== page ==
Many mid-range and budget ski bibs have a 2-layer construction. These are less breathable than 3-layer models, although the simple designs often use thick fabrics that are quite durable. We’ve found that 2-layer bibs are perfectly suitable for resort use where ventilation and mobility aren't as important (those skiing moguls or prone to overheating are exceptions). Further, you can save a lot by going this route: the 2-layer bibs on our list range from $199 (for The North Face Freedom and Obermeyer Malta) to $325 for the insulated Flylow Gear Sphynx Bib.
Given that ski bibs prioritize protection from the elements, quality water resistance is an absolute must. For ultimate waterproofing, look for a rigid (read: not stretchy) hardshell bib with a Gore-Tex membrane, which leads the charge in terms of premium moisture protection. Mid-range and entry-level bibs will utilize manufacturer’s in-house laminates (Trew Gear's PNW and REI’s Peak membranes, for example), which are still waterproof but generally not as breathable or long-lasting as Gore-Tex. Seam taping and a durable water repellent (DWR) coating also are important for hard chargers to keep moisture from sneaking through, and you can revive your bibs’ DWR with a simple spray or wash cycle with products like these from Nikwax). In terms of waterproofing, spending a little more does get you a nice upgrade in quality and longevity.
Backcountry skiers spend less time sitting on a chairlift and more time on the skin track, so many of their favorite bibs prioritize breathability and mobility alongside waterproofing. All of the backcountry bibs above feature waterproofing in the legs, but in this category it’s common to see hardshell with built-in stretch (such as the OR Skytour’s AscentShell fabric). Although they’re waterproof, these fabrics tend to be more air permeable and a bit more prone to soaking up water than rigid hardshell, but the tradeoff is worth it for most backcountry skiers (especially those venturing out in cold and dry conditions).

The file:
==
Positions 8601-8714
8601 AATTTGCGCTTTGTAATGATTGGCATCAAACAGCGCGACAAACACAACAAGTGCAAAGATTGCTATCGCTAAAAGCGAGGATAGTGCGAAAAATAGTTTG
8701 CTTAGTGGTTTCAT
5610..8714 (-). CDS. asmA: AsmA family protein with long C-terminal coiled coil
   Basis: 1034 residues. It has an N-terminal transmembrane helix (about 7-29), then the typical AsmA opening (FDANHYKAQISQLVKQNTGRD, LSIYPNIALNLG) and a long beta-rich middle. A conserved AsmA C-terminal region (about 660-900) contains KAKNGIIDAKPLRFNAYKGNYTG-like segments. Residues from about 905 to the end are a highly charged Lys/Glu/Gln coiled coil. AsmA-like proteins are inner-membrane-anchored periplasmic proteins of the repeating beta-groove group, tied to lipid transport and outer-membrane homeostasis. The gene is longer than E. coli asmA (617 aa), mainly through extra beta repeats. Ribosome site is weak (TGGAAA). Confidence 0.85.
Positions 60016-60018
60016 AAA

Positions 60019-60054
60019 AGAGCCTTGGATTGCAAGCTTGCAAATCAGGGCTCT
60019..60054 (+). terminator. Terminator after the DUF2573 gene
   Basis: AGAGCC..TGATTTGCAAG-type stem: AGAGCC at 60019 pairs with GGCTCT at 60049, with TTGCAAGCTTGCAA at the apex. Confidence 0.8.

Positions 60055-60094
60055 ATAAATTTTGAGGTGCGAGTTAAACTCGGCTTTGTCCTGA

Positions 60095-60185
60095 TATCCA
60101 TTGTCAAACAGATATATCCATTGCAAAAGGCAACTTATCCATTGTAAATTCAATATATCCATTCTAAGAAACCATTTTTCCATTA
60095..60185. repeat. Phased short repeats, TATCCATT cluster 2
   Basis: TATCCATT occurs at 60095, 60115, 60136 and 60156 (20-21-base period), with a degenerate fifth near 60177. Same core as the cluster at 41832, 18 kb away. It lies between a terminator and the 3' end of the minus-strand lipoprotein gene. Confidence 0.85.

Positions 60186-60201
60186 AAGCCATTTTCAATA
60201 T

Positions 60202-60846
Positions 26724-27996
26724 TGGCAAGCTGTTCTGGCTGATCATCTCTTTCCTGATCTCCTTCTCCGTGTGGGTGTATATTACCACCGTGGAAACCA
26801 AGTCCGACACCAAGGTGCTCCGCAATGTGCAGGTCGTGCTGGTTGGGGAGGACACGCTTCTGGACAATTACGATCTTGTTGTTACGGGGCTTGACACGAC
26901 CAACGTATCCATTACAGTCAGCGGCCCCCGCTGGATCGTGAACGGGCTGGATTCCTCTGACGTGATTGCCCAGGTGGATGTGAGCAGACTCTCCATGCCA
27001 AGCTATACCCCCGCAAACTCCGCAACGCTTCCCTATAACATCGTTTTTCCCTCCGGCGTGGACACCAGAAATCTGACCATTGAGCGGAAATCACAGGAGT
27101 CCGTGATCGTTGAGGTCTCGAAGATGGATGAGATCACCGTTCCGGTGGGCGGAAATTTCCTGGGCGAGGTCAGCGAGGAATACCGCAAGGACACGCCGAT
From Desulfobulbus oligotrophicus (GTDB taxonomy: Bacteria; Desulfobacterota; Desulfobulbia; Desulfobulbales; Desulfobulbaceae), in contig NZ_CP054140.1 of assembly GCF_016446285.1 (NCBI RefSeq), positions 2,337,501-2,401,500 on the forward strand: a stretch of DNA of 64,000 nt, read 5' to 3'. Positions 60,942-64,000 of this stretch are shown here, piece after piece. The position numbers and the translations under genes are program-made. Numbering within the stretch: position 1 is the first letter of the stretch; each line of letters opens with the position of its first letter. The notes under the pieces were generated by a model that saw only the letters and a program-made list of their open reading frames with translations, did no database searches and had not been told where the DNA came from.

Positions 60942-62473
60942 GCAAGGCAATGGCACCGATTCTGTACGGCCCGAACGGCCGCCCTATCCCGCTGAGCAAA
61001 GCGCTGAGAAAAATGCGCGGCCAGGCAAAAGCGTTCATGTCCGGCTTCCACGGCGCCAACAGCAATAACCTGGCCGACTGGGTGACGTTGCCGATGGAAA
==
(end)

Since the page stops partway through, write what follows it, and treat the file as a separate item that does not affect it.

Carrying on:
Further, we’ve started to see more and more designs (both for the backcountry and the resort) with softshell fabric patterned throughout the bib portion, which adds a nice dose of comfort, mobility, and breathability. Softshell is water resistant but not waterproof, so you’ll want to keep these fabrics covered by a hardshell jacket or high-quality ski jacket in snowy or wet conditions.
As we touched on above, breathability needs are closely aligned with your intended use(s). Resort riders, and especially those who plan to stay on groomed runs, don’t require a light and airy design. Most standard 2-layer constructions will offer sufficient breathability, and you can always select a bib with large zippered vents to dump a little excess heat as needed (we prefer vents on the outside or back of the legs to those on the inside).
If you venture into the sidecountry, however, plan to mix in some touring days, or are a backcountry enthusiast, breathability then becomes an important consideration. Among waterproof builds, lightweight and stretchy 3-layer constructions are the best ventilators (including the Flylow Gear Foxy Bib), and it’s a good idea to look for ventilated or softshell panels in the bib upper. Finally, if breathability is your top priority, it can be worth considering a ski pant over a bib.